Boris Johnston’s descent into gutter politics

Published by the i paper (18th September, 2017)

You may have forgotten Andrea Leadsom. She was the woman who nearly became prime minister until she claimed motherhood gave her more of a stake in the nation than her childless rival. The politician whose small band of supporters carried out possibly the most embarrassing march on parliament in history. And who is, remarkably, still clinging on in the cabinet as leader of the House of Commons.

I mention her since three months ago Leadsom became the first senior Brexiteer to start flinging around accusations that the media was being unpatriotic by failing to fall in line and proclaim the brilliance of leaving the European Union. Never mind that the job of journalists is to harry and probe those in power. ‘It would be helpful if broadcasters were willing to be a bit patriotic,’ she replied when questioned about the negotiations by Emily Matlis on BBC Newsnight.

This was faintly sinister: an attempt to close down debate by intimidating the state broadcaster and lay sole claim to the flag. It could be largely ignored, however, since Leadsom is a diminished figure. But in recent weeks this malevolent idea – that one side in a political debate alone is patriotic – has cropped up repeatedly. There are claims that people pointing out flaws in Brexit want their country to fail, constant pressure on prominent journalists, even charges that reporting difficult news is disloyal to national interests.

Samuel Johnson famously said patriotism was the last refuge of a scoundrel. Yet these days it also reflects the desperation of Brexiteers as their simplistic populism is exposed by the mind-bendingly complex reality of negotiating exit from the EU. Nowhere was this more evident than in Boris Johnson’s mendacious 4,000-word Brexit manifesto published on Saturday, clearly designed to challenge the weak prime minister and reclaim leadership of the nationalist right.

The article was filled with holes and falsehoods, but Johnson was never renowned for accuracy in journalism. Yet this politician who once posed as an open-minded mayor of London also accused young Brexit critics of ‘genuinely split allegiances’, effectively questioning their patriotism as he attacked any shared sense of identity with Europeans. This was crude descent into gutter politics. It was also hypocritical, since the foreign secretary only recently renounced his own American citizenship, as well as politically stupid when his party seeks to attract young voters.

We will see more of this divisive, nasty politics. Once we were globally renowned for our mature democracy. Now the tone of debate has become harsh on both left and right, fanned by the echo chambers on social media, as Britain imports the identity politics that has scarred the United States for decades. Struggles of class and capitalism are being replaced by shrill arguments over values, the Union Jack just one more weapon in a battle fired up by Brexit. Even Last Night of the Proms was ensnared in this culture clash over which flags could be waved.

Analysis of the referendum by the independent National Centre for Social Research concluded that the Brexit vote centred on identity and values, with issues of national character and immigration resonating more strongly then economic stability and traditional political dividing lines. ‘It is a strong sign that the so-called culture wars of the US have arrived in Great Britain in earnest,’ concluded the report.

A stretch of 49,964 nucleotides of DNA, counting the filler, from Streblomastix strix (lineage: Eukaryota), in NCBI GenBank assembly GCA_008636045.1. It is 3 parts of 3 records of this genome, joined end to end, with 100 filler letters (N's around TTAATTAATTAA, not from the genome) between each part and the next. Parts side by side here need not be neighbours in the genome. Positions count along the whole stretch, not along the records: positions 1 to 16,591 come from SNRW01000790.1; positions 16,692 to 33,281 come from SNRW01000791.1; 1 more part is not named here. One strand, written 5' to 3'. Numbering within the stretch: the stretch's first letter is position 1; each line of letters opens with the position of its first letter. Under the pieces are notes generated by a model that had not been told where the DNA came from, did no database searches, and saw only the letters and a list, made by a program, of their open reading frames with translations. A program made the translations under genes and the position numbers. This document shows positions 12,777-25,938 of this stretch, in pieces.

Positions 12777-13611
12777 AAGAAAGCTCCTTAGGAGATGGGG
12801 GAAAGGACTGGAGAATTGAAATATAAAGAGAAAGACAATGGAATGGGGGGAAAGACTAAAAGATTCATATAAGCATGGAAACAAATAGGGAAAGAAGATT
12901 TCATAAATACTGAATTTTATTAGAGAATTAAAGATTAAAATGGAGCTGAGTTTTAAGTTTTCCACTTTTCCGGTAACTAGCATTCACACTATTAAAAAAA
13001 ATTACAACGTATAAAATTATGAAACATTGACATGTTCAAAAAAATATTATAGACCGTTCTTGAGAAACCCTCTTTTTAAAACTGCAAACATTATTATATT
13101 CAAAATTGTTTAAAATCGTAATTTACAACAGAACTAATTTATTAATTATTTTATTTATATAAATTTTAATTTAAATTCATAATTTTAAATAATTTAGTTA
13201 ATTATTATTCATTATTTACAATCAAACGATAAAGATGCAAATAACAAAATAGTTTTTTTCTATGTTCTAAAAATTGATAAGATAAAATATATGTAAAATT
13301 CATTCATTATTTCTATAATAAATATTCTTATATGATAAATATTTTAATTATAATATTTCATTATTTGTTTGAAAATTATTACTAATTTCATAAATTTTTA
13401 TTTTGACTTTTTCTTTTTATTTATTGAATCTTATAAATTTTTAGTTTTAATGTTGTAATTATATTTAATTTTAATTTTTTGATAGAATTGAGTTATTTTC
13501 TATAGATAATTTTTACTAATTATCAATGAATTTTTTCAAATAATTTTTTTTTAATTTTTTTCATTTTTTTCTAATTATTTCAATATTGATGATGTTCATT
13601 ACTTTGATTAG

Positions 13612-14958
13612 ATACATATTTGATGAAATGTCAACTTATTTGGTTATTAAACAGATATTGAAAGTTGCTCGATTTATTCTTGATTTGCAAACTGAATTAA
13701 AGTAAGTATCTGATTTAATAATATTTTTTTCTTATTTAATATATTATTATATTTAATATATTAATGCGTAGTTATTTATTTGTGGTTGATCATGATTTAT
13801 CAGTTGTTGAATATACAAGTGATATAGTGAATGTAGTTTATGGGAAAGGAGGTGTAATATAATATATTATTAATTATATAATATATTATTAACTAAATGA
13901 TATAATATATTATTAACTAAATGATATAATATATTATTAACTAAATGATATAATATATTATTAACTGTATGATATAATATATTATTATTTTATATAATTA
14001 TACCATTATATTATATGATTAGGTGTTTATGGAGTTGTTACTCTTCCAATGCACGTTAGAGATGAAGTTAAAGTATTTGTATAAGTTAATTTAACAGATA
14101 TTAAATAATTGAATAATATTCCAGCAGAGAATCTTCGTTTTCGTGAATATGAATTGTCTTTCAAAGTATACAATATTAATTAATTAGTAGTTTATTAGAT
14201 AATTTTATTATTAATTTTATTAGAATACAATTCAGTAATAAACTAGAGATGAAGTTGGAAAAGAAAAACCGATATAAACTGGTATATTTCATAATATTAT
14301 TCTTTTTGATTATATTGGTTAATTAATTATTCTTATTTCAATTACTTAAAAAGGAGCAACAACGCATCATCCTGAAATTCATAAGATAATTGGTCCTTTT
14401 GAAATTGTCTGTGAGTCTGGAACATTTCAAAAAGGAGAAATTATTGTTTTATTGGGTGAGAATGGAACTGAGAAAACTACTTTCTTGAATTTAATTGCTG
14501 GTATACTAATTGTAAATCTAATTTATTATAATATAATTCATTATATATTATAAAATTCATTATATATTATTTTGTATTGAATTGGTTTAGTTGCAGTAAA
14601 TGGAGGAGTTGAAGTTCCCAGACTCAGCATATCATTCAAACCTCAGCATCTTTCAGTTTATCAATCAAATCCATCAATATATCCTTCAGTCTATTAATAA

This has major implications, especially amid a resurgence of nationalism. Look at the presidential election that led to the disaster of Donald Trump in the White House. One study found that a question over whether it is more important for a child to be considerate or well-mannered was a better indicator of voting intention than income. Now Trump is in power, he shamelessly uses issues such as immigration and transgender troops to split the nation and shore up his base.

Meanwhile in the UK, both major parties agonise over which groups to appeal to in this emerging electoral landscape after Brexit ripped open historic divisions in their ranks. The Tories are floundering over whether to go after traditional middle-class voters or working-class folk worried about globalisation and their economic security. Labour is going through contortions over Brexit that reflect the same core issue. The electorate is riven by age and education. So both parties focus on identity and values as they seek to bind together their teetering coalitions.

This was the foreseable danger of holding that foolish ballot. Both sides are at fault for inflaming the fissures, although victorious Brexiteers shout loudest since they believe they have morality and the flag on their side. They twist the definition of democracy, just as they abuse the concept of patriotism, as if it is somehow wrong for people to keep fighting for a cause regardless of forlorn circumstances. Mind you, one group of people who do deserve to be challenged much more are those careerist MPs who believe Brexit to be damaging but back it all the same.

By sneering at young and cosmopolitan voters, Boris follows the lead of the prime minister who last year told her party conference “if you believe you are a citizen of the world, you’re a citizen of nowhere. You don’t understand what the very world ‘citizenship’ means.”  This crass statement showed she was not fit to be in Downing Street. But when Boris and his fellow Brexiteers talked of taking back control, is this divided country slipping into conflict over values really the nation they envisaged?

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